2018 McLaren 570S Spider review

As far as going fast and looking good is concerned, this British supercar is utterly… roofless

Mclaren 570 S Spider Doors Up Jpg
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WHAT IS IT?

It’s a McLaren 570S with a retractable hardtop, but with all of the important stuff intact. That means the same 3.8-litre twin-turbo V8, the same power and torque outputs, the same zero-to-hundred and the same top speed… provided the roof is raised.

Mclaren 570 S Spider Carbontub Jpg
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WHY WE'RE TESTING IT

McLaren says the 570S Spider carries few compromises relative to its hard-top sibling, but the burning question is whether driving topless brings new kinds of thrills to the 570S experience.

MAIN RIVALS

Ferrari 488 Spider, Lamborghini Huracan LP610-4, Audi R8 Spyder V10 quattro, Porsche 911 Turbo Cabriolet

THE WHEELS VERDICT

Going sans roof is the best way to enjoy McLaren’s Sports Series line-up, thanks to the better acoustic experience it offers. Unlike some rivals, going for the convertible doesn’t really cost you anything in performance either, making the 570S Spider a win-win proposition – if you can afford the extra initial outlay.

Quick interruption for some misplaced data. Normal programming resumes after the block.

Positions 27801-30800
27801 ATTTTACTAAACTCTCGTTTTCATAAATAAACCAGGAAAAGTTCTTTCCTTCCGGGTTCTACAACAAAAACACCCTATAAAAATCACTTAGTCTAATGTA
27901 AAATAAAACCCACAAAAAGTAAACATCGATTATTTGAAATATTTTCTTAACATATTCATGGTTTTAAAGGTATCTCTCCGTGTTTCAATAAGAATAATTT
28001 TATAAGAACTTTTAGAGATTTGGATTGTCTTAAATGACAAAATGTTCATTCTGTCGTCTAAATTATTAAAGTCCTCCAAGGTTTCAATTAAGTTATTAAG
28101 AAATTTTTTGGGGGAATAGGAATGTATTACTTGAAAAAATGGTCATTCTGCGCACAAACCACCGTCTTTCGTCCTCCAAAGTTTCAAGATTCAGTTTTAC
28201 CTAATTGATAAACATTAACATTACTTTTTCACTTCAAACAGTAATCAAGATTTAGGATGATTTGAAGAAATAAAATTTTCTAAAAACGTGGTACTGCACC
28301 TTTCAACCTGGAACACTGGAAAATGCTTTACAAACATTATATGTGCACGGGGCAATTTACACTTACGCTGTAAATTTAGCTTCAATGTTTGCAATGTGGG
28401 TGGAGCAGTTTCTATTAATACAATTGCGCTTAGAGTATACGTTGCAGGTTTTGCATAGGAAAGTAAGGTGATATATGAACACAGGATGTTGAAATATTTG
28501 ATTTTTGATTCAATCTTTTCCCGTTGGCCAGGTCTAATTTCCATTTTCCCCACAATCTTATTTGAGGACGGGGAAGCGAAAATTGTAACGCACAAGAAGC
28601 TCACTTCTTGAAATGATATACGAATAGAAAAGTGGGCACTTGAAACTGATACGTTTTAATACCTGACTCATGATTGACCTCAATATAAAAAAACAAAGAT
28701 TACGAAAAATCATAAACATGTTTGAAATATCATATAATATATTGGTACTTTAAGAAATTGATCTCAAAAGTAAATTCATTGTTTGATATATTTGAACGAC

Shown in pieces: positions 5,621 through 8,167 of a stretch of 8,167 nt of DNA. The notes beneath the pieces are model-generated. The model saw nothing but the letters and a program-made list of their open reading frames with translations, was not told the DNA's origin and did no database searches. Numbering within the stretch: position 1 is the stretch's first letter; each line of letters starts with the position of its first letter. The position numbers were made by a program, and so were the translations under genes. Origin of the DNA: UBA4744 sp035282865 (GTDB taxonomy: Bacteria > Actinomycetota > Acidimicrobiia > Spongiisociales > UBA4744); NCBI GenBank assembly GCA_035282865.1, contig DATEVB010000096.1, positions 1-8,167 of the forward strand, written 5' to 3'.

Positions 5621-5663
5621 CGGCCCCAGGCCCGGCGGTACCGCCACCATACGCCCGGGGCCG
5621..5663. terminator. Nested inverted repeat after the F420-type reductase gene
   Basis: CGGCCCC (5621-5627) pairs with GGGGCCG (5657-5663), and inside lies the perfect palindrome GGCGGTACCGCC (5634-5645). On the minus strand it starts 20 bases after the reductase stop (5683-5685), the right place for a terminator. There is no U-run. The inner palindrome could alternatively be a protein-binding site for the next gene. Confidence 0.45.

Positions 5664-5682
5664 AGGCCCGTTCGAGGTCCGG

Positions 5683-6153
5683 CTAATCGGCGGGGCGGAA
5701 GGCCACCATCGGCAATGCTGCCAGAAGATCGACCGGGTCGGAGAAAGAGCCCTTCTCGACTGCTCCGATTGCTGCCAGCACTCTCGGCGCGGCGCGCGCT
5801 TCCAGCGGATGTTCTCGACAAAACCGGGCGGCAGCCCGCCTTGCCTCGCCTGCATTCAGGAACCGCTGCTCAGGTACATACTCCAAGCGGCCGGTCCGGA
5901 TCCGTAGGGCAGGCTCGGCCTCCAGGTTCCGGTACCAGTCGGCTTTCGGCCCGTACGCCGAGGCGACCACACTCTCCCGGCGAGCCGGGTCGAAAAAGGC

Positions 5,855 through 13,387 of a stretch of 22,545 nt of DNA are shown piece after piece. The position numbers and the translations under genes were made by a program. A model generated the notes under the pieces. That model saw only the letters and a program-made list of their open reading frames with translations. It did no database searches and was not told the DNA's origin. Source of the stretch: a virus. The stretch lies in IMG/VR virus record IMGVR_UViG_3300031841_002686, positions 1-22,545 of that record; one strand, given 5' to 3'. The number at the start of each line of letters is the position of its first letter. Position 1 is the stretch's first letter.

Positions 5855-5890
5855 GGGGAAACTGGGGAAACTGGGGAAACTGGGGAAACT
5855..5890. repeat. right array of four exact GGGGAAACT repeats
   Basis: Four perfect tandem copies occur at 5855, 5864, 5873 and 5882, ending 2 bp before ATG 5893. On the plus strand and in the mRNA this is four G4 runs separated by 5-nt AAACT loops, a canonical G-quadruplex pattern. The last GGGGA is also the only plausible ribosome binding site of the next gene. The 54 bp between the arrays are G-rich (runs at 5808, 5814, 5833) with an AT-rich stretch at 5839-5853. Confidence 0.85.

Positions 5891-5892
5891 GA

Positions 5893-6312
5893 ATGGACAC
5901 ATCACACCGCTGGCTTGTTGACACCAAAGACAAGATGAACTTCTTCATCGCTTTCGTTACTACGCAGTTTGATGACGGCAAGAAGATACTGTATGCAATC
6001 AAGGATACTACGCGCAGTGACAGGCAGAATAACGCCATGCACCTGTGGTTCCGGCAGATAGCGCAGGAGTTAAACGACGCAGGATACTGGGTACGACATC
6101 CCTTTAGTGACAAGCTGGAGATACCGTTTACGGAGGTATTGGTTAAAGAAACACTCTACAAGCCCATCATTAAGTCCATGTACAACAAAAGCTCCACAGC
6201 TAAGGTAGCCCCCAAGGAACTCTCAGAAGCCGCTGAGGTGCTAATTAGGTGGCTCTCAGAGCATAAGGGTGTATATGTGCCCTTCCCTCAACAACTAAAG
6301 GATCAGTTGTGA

Mclaren 570 S Spider Pine Jpg
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PLUS: Better access to its sound than Coupe, superb balance of handling and ride comfort, few tangible compromises compared to Coupe
MINUS: Engine note still lacks aural appeal, considerable increase in cost over Coupe

THE WHEELS REVIEW

IT’S CURIOUS that one of McLaren’s most ‘affordable’ models (there’s some definite sarcasm there) is also one of its most tactile, engaging and appealing offerings. Simple minds might think of an entry-level convertible as being the poser’s choice, but in reality it’s closer to being the connoisseur’s darling.

Don’t get us wrong. There’s little to dislike about the bigger-armed options in McLaren’s three-tier product portfolio, whether it be the 720S that sits in the mid-level Super Series or the truly fearsome Senna that resides in the lofty Ultimate Series, but by the same token the 570S Spider that lives in the entry level Sports Series is no junior burger. If anything, it packs an equal amount of emotional pull as its brethren, and its performance is arguably more accessible – and enjoyable as a result.

Mclaren 570 S Spider Intier Jpg